Site-wide links

Rochester Institute of Technology logo

These materials are copyright Rochester Institute of Technology.

Copyright, disclaimer, and contact information, available via the links in the footer of our site.

The University Magazine

Student groups take on environmental challenges

The Student Environmental Action League (SEAL) is taking steps to ensure sustainability is not only taught inside RIT classrooms, but practiced outside of them. The student-run organization seeks to promote environmental awareness on campus, and has done so by hosting a number of events.

“We’re a club that is open to anyone with a passion for making our world, and the RIT campus, a better place to live – particularly in terms of promoting practices that preserve and restore our environment and thus promote social justice and health,” says Heather Newton, one of the club’s members.

In March, the group hosted “Project Runway,” an event in which teams compete to create garments out of used materials. Students then showed off their designs in a runway-style fashion show. And in April, the group set its sights on improving recycling at RIT. They spent an entire day sorting through RIT’s trash and found that 46 percent of the total trash (294 pounds) could have been recycled.

But in comparison to its peers around the country, RIT does quite well with its recycling efforts. SEAL entered RIT in a Recyclemania competition, where colleges and universities compete to see which campuses have the best recycling habits. RIT finished 13th overall in the United States and first in New York state in Recyclemania’s Grand Champion Competition.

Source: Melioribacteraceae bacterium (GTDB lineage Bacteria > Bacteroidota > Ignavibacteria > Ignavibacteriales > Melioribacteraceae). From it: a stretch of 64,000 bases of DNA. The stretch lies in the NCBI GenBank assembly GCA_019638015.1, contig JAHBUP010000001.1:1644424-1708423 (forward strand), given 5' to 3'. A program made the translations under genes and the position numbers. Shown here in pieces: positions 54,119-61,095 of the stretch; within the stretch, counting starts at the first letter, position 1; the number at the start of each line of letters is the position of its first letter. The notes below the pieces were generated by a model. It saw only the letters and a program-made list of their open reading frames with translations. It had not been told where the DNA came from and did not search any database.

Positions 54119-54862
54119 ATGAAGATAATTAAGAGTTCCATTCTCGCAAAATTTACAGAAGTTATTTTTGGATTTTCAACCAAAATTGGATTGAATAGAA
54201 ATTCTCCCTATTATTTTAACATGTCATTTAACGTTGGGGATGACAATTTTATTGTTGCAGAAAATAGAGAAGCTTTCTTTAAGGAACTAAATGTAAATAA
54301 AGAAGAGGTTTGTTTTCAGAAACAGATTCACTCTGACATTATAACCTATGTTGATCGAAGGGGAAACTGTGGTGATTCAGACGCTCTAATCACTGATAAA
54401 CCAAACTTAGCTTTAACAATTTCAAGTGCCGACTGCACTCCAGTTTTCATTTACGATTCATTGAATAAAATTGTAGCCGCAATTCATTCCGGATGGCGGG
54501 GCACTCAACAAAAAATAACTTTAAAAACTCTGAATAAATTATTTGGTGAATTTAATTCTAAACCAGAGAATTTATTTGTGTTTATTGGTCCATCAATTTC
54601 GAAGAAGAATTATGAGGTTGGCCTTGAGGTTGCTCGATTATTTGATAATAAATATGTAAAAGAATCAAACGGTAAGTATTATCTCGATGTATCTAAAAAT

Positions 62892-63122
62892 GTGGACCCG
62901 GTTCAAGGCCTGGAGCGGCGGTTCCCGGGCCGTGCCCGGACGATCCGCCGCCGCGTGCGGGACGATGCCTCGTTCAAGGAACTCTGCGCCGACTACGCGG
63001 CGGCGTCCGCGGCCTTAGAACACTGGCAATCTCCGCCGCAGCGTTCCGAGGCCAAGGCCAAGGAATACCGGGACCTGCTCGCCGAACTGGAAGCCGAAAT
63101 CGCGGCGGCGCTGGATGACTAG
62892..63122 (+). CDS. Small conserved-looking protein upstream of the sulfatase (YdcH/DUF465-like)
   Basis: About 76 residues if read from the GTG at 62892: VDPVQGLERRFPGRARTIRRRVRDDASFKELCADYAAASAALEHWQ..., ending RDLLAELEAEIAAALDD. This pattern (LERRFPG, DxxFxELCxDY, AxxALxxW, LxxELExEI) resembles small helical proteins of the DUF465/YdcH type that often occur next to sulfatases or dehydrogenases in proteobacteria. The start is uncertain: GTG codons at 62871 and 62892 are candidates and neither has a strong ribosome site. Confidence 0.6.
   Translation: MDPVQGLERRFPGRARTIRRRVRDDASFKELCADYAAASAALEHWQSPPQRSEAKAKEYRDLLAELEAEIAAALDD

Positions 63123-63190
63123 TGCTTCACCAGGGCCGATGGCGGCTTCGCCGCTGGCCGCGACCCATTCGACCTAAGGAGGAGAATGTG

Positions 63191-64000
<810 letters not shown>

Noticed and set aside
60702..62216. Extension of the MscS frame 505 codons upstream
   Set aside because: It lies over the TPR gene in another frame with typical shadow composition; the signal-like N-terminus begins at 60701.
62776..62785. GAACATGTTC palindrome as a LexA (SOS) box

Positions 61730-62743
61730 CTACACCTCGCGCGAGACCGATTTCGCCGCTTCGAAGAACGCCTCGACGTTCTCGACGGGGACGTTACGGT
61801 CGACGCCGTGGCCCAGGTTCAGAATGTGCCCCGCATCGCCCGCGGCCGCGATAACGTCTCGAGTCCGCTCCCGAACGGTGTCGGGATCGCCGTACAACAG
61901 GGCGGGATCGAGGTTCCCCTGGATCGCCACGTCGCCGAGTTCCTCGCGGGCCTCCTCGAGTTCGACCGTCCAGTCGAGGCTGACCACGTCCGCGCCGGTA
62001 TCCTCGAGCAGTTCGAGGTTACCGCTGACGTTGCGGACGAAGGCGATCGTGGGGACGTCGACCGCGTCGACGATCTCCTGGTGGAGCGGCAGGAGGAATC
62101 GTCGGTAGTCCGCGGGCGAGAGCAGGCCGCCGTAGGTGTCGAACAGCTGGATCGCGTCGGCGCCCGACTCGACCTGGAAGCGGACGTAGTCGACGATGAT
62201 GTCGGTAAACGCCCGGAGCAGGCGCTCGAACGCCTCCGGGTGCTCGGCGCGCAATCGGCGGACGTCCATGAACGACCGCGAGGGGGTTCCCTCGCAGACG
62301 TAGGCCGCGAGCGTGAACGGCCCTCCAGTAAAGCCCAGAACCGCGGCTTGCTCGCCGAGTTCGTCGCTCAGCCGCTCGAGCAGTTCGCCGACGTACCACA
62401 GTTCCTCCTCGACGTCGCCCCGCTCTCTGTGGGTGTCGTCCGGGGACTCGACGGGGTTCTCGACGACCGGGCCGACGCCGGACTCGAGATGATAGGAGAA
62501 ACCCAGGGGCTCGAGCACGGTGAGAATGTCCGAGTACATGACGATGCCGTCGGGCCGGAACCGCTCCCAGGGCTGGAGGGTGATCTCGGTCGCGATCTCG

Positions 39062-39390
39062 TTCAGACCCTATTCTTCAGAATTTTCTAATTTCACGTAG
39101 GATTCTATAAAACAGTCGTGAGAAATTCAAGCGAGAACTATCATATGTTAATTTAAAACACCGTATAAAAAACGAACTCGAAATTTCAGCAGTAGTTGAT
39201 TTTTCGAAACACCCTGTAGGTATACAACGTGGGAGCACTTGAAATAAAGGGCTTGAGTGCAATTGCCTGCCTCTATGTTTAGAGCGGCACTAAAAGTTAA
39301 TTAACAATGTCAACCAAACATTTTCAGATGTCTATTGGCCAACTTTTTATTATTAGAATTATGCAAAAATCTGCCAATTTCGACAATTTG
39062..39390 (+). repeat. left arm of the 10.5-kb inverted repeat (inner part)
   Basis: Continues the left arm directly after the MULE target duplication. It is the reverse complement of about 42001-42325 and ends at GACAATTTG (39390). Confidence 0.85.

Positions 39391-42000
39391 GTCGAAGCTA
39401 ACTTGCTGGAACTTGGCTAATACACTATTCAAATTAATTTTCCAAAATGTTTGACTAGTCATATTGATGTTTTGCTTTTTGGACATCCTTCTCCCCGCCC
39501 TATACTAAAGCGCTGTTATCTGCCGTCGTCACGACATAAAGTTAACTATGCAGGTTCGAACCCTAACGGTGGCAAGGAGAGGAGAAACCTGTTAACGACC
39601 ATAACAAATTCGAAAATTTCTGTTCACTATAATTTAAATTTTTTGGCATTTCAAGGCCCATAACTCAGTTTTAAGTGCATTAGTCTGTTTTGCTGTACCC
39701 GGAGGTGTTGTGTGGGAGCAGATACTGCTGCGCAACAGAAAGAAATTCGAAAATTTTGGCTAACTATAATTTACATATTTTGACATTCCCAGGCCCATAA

SEAL also coordinates an annual Electronic Waste Recycling Day on campus, where unwanted electronic equipment is collected and either refurbished or recycled.
RIT’s Kate Gleason College of Engineering houses a student chapter of Engineers for a Sustainable World, an international organization designed to enhance the incorporation of numerous facets of sustainability in engineering, science and society. The RIT chapter is currently working with Rochester’s St. Joseph’s Homeless Shelter.

“Most of us got involved with Engineers for a Sustainable World because we wanted to make our community a better place,” notes Jim Cezo, past president of the RIT chapter. “We all get a lot out of our work with St. Joseph’s because we see the positive impact it has on people’s lives and society as a whole.”